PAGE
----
Good Morning Vietnam!
Monday, 5 December – Halong Bay
Day 3 – Halong Bay, Vietnam
Today we woke up at 6am to leave our main bags behind at the hotel, and take only an overnight bag for stay over on Halong Bay. For months now I had been waiting for the day I visit Halong Bay, it was everything I’d imagined.
A breakfast stop in Hanoi was scheduled before our journey to Halong Bay. The restaurant was called KOTO, is located opposite the Temple of Literature and the wait staff are homeless children, the restaurant was set up to help the children and has been visited by many famous people including Bill Clinton and Julia Gillard. The buffet food was mostly western dishes and some pho soups, it was very good quality.
Time to board the tour bus and begin the 4 hour bumpy road journey to Halong Bay. After two hours of travel and sitting at the back of the bus looking out the window at all the rice patti fields, homes, farms and crossing many bridges we stopped at the Hong Ngoc Centre which sells silks, art, jewellery, statues, I purchased a blue silk dress with a Peacock on it for $30US. I was beginning to feel car sick at this point and returning to the bus after 30 minutes break was not looking good for me.
Another 2 hours of travel spent laying down with my head in my partners lap in an effort to prevent sickness, we finally arrived at the Halong Bay Port, a toilet visit at the port cost 1000 Dong, received 3 out of 5 Happy Faces for cleanliness.
Boarding a little boat to transport us to the main boat we will spend the night on we were welcomed with a drink. Our room on the boat was very nice, with a King bed, 2 viewing portals, and a shower combined with toilet.
A late lunch was served on board the Boat and we ate at a table with fellow travelers Scott and Sarah newly weds from New Zealand. Our dishes included Prawns, a rice dish, mixed vegetables, pork, squid, spring rolls and watermelon.
At 3pm we boarded another small boat to visit the Halong Bay Caves. Half way through the caves my knee began to ache badly from all the stairs and hobbled for most of our visit. The caves were pretty, and the view of the bay from such a height was perfect for more “postcard” type photos.
Returning to our overnight boat we were offered to hire kayaks for $10US. We changed into our swimmers, put on a life jacket and jumped into a two person kayak with me in the back. Gliding along the bays water, we saw a cave opening ahead – “That-ta way!”.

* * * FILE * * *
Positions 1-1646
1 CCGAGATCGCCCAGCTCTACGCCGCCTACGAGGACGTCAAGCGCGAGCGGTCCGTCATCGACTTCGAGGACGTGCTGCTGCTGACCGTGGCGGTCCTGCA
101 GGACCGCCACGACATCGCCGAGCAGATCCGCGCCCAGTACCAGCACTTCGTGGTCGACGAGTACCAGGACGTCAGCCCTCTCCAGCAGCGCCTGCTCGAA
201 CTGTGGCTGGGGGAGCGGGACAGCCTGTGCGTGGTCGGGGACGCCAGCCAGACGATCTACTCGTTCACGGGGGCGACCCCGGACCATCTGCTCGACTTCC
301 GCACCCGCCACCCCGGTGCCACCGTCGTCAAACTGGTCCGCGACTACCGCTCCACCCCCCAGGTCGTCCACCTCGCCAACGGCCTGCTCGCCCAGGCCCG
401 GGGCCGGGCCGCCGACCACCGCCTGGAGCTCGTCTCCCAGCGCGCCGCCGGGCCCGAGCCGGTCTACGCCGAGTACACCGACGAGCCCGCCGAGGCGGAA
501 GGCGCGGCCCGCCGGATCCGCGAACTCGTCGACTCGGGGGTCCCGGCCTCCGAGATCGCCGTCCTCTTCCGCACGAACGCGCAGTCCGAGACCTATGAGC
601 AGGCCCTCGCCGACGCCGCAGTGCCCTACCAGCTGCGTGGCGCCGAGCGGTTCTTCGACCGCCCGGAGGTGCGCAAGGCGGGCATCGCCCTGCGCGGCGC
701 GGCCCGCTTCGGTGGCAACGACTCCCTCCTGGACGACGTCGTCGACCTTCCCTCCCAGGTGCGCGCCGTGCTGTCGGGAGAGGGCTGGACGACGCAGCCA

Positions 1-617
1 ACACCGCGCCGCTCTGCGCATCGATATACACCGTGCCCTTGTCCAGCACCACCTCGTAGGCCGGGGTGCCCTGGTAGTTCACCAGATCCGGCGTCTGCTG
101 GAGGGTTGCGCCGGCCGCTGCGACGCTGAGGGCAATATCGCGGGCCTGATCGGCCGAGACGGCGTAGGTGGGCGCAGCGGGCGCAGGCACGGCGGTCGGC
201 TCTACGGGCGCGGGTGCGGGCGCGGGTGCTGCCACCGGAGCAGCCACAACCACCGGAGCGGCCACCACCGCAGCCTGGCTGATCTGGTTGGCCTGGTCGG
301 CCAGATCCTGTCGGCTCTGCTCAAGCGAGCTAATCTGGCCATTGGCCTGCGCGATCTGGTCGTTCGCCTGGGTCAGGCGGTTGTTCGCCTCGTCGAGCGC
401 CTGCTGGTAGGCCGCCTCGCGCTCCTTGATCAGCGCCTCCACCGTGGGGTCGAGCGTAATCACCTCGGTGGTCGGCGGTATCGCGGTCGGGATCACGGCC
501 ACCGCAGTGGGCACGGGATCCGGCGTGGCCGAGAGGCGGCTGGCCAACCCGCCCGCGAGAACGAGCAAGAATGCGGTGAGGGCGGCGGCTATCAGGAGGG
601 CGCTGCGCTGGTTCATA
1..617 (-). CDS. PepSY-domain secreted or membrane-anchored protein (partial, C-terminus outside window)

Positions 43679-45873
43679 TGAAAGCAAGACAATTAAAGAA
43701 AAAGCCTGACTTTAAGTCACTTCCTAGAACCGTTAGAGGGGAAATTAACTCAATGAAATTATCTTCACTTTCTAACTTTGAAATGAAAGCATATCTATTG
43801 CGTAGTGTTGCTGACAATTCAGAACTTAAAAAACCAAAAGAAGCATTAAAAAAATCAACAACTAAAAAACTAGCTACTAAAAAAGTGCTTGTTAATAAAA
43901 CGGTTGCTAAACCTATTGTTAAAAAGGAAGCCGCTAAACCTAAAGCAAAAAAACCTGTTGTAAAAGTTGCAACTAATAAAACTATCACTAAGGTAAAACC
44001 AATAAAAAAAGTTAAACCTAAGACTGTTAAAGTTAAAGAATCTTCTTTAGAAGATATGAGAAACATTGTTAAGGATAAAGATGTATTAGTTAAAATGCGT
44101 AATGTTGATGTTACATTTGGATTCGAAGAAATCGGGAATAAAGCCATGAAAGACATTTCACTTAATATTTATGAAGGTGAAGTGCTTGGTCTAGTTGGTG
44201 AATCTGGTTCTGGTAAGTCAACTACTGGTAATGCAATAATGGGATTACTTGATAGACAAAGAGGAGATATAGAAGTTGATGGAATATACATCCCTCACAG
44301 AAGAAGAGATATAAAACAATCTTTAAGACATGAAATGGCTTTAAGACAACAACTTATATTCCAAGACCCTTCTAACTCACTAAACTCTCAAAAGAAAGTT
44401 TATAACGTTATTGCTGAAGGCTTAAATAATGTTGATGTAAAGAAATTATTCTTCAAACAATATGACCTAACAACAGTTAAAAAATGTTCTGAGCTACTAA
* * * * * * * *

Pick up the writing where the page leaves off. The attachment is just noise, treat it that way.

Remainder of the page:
Many other kayak adventurers had come to the cave opening that then opened into an enclosed mountain area, noticing many kayaks bunched together we rowed forward to see what all the excitement was.
Wild Monkeys!! Our tour guide had informed us they were a rare sight! We took some video’s and pictures of the monkey’s, they appeared really friendly and playful. Returning to the main boat we both went for a swim in the bay beside the boat, the water was quite cold and I exited the water after the cold water became unbearable. Tick! Swimming in Halong Bay off my Bucket List).
We now had a chance to relax on the top deck with Lisa and Fiona two younger girls on our tour, while the boat slowly spun in circles watching the other boats do the same, it was a beautiful sight-seeing a city of lights on the water.
Dinner was served and we sat with Lisa and Fiona again. The menu included, Chicken soup, whole fish, crab meat, prawn cocktails, a chicken dish, battered squid and french fries. Tonight we had a few cocktails off the menu and returned to the top deck to share stories about each other, our experiences of Vietnam and other travel adventures.
9pm came around, after a big day of traveling across northern Vietnam we decided it was time for a night-cap. But then………..
To be continued…
- The boat crew who served us slept on the bench seats the passengers are provided to sit on while eating on board meals.
- Halong Bay is huge! I wish we had another night or two here
- Halong Bay is overcast for 90% of the year, to get a Postcard photo here would be near impossible.
- Cocktails in Vietnam start at $2US.
- French fries at dinner? Where did they come from?
- Deserts like Ice-cream and cakes are very hard to locate in Vietnam.
- It is annoying switching between Vietnam Dong and US dollars all the time.